Healthcare Analytics, Population Health Management, Healthcare Big Data

Population Health News

Do Providers Apply Population Health Management Inconsistently?

A lack of industry-wide guidelines for population health management may be introducing inconsistencies into the process of selecting patients for care management.

By Jennifer Bresnick

- There is significant variation in the way individual practices select high-risk patients for participation in care management and population health management programs, according to a new study published in the American Journal of Managed Care, although most providers do tend to target the older, sicker, and more socioeconomically complex members of their attributed patient pools.

Population health management for high-risk patients

The study reviewed more than 2600 Medicare beneficiaries receiving care within 35 practices of Partners HealthCare, a large Pioneer Accountable Care Organization (ACO) in the Boston area. 

The researchers hypothesized that even though the practitioners within the ACO are incentivized to provide comprehensive population health management and chronic disease care services to meet quality goals and improve outcomes, there may be significant variation in the way patients are identified and chosen to enroll in care management services.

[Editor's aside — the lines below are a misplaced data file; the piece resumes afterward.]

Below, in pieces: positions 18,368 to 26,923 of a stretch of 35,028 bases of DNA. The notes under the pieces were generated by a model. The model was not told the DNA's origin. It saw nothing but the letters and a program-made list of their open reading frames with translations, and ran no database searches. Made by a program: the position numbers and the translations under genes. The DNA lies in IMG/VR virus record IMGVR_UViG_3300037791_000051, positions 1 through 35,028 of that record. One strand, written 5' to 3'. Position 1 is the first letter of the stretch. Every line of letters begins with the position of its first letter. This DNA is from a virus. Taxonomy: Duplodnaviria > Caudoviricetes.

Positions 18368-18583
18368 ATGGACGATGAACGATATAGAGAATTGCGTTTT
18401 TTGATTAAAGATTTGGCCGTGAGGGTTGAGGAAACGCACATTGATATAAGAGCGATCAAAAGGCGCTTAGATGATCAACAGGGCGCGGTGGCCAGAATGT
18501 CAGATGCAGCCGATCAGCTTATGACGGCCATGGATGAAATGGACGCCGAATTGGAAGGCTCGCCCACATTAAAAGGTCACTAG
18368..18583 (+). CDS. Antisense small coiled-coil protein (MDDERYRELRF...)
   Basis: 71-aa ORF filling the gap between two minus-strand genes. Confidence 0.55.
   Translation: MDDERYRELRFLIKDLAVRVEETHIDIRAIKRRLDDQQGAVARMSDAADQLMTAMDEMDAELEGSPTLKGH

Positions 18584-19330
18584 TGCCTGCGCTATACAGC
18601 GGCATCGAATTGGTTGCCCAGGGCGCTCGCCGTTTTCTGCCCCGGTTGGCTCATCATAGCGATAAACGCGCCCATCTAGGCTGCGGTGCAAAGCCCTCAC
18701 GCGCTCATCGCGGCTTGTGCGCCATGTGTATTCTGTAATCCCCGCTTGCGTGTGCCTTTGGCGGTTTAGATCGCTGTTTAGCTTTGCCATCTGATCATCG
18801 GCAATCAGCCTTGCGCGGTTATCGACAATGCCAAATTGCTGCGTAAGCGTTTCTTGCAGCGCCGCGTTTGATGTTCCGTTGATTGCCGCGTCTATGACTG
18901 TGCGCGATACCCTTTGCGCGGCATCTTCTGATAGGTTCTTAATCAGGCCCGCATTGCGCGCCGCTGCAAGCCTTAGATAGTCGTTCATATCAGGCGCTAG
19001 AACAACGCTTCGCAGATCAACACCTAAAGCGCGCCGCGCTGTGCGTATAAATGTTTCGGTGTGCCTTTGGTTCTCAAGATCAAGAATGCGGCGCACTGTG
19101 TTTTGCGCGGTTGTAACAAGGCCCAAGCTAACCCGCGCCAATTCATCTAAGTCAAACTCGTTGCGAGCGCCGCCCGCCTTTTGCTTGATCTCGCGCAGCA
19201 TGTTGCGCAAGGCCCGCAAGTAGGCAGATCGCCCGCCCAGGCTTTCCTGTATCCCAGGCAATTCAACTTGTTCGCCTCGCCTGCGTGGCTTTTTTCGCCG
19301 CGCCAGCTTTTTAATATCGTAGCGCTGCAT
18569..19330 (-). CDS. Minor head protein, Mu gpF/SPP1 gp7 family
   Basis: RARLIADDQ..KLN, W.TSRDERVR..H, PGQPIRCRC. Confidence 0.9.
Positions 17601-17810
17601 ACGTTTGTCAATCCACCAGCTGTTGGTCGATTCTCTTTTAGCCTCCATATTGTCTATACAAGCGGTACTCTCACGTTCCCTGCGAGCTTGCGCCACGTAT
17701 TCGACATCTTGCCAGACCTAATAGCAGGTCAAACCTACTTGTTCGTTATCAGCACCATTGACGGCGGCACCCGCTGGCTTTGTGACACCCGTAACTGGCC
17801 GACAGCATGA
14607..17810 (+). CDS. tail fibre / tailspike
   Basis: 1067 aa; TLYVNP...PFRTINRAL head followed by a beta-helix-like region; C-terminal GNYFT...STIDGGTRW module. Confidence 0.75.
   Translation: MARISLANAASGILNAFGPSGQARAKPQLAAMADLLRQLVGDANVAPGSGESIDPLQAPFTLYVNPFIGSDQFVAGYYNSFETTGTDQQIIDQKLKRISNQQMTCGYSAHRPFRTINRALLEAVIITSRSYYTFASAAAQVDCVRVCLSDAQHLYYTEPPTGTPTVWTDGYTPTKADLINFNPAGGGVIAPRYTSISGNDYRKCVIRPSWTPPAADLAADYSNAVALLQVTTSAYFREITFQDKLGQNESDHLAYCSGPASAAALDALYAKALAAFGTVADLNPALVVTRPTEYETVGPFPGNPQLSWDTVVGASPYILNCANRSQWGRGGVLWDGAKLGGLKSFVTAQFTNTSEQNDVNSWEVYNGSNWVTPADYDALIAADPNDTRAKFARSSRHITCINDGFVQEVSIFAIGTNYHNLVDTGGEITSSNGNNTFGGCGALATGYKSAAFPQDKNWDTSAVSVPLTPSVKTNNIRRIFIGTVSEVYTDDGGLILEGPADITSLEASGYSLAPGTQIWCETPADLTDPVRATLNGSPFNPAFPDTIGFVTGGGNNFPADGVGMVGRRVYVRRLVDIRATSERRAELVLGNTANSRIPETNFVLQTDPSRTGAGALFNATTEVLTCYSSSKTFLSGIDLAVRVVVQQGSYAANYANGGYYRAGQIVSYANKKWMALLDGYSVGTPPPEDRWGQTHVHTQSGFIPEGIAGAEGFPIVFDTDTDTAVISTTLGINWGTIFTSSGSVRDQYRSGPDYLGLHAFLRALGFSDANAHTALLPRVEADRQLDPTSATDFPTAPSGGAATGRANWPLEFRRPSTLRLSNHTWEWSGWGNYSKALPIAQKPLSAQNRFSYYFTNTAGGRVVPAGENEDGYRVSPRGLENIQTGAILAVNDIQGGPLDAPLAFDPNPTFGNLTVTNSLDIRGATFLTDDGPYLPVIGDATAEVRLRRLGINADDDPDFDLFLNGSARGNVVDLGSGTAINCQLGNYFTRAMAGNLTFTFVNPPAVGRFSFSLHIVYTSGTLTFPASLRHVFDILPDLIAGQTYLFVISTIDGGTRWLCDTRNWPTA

Missed opportunities to capture eligible patients for management programs may arise when patient data is incomplete, socioeconomic and behavioral health factors are not appropriately considered, or inscrutable data analytics tools show their limits, the research team said.

The researchers hailed from Partners HealthCare, Harvard Medical School, Massachusetts General Hospital, the University of California at San Francisco, and the Los Angeles County Department of Health Services.

READ MORE: Leveraging the Patient-Centered Medical Home for Older Adult Care

“There are a host of available case-finding tools and algorithms that can be used to identify individuals appropriate for care management; nevertheless, there is also increasing understanding that these tools have limitations,” the study says. 

Partners HealthCare is currently in the middle of a lengthy transition to a new Epic EHR system that replaces its legacy technology suite.  In 2013, when the study took place, the health system was at the beginning of its five-year implementation plan.

Even the most consolidated and optimized EHR systems can include “black box” risk score generators, the authors added.  Due to wide variations in EHR data integrity, the collection and use of socioeconomic data, and the integration of big data sources, these tools can struggle to apply consistent population health management guidelines to a complex patient cohort.

Clinicians may also introduce natural human discrepancies into the process, the study says. “Often, there are no specific criteria that physicians are asked to consider when identifying appropriate patients, leaving the door open to unintentional biases.”

“Appropriate clinician referral into care management programs (CMPs) requires that clinicians have a clear understanding of the characteristics that place patients at higher risk for poor health outcomes, as well as the benefits the CMP could provide.”

READ MORE: CMS Seeks Providers for Socioeconomic Population Health Program